However, some interpretations of the novel /Human Nature/, which was adapted into canon as the "Human Nature / The Family of Blood" two-parter, suggests that the Other is actually a Victorian-era human who invented a time machine, learned amazing stuff on his human travels, and ended up on primitive Gallifrey at the right time to join up with Rassilon and Omega. Proponents of this theory tend to punch the air every time the Doctor makes reference to being half- (or any part-) human. In this interpretation, "avatar" is off the table and "clone" is the best relationship-label, although even that is slightly misleading since the DNA of Time Lords is not identical to either humans' or Gallifreyans', having been artificially altered to allow for regeneration.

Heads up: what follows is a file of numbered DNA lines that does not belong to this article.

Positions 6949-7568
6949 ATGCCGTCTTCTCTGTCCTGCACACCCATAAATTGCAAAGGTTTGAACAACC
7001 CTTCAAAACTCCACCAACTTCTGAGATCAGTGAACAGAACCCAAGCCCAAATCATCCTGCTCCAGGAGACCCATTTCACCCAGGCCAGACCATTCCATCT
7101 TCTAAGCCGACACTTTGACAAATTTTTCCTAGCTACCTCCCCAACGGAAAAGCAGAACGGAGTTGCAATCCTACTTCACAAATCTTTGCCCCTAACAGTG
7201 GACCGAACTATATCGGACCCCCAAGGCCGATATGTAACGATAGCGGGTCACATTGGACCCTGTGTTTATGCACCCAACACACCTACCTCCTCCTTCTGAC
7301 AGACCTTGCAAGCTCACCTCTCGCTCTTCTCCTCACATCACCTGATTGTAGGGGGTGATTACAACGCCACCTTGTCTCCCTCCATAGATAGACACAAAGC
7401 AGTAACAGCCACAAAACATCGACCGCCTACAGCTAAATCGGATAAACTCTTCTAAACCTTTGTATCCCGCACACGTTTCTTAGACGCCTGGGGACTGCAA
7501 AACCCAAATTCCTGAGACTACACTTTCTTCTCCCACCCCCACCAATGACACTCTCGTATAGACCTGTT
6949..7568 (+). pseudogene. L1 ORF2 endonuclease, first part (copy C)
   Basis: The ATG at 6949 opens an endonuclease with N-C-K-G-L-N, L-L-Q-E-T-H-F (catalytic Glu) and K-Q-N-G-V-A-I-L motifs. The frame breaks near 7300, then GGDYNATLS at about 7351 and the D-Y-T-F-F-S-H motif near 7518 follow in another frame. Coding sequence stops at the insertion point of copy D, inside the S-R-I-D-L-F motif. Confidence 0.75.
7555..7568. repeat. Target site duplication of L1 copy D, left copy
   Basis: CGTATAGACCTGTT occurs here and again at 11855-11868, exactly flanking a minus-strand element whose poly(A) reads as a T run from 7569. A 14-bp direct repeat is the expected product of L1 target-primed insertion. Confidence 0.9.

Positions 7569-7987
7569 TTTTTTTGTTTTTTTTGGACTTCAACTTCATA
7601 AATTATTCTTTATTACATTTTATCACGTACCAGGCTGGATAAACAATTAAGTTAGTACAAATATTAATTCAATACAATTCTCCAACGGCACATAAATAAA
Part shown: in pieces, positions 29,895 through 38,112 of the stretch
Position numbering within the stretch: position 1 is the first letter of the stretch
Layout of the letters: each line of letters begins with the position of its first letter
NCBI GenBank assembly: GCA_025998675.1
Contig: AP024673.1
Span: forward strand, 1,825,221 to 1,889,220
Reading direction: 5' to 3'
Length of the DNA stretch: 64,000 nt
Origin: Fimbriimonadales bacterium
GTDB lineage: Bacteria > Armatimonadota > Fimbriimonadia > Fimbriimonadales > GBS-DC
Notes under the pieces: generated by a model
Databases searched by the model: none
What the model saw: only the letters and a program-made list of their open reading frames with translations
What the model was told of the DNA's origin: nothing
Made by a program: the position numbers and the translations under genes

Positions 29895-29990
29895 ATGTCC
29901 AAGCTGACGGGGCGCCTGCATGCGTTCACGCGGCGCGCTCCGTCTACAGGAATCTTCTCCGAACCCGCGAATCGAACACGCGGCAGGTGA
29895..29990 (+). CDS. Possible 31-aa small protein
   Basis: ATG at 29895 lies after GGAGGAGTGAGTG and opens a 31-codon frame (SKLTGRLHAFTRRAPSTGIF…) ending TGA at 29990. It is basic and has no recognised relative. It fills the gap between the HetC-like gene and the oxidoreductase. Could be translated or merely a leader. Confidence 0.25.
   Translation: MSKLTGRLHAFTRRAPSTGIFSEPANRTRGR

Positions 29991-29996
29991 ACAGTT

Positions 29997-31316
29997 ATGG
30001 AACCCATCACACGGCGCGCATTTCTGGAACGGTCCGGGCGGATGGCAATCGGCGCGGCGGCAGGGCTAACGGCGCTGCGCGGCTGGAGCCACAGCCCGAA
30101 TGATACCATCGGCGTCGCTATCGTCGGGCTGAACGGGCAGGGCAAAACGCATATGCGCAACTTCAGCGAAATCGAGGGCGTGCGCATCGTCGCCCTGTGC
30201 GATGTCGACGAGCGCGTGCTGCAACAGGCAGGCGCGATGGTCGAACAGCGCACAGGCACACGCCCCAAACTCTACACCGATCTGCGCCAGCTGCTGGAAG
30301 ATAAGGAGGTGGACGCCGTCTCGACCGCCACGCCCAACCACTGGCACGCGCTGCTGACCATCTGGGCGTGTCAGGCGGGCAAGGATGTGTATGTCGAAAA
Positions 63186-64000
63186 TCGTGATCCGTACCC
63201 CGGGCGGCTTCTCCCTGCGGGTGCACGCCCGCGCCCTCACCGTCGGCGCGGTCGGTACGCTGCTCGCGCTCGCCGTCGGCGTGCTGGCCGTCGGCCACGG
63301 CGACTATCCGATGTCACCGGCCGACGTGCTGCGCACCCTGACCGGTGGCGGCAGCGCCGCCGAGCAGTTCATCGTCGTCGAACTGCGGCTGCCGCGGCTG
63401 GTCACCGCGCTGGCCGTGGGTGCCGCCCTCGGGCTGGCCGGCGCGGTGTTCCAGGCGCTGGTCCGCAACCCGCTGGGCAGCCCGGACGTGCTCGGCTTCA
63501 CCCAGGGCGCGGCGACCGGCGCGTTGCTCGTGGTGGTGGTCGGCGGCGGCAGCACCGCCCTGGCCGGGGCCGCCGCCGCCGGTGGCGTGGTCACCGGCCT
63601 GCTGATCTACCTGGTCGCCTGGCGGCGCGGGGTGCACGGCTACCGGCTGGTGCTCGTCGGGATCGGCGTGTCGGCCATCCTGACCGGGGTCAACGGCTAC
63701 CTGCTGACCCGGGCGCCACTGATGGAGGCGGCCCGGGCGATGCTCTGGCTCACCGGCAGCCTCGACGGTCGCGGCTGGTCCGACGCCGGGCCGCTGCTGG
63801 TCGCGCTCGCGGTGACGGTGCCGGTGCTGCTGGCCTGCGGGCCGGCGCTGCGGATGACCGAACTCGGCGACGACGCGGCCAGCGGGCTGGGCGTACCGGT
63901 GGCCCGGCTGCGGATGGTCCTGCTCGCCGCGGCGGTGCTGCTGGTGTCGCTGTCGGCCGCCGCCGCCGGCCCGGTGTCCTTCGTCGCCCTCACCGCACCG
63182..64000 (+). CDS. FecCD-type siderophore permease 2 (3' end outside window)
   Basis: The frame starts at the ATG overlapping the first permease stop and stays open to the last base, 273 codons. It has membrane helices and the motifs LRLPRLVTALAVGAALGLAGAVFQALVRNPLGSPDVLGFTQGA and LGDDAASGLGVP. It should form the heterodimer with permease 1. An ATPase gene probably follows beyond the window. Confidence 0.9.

However, even if the Doctor is the Other, the Other is definitely not the Doctor. Or at least, he never used that name and didn't always keep... to that ethos. *ahem*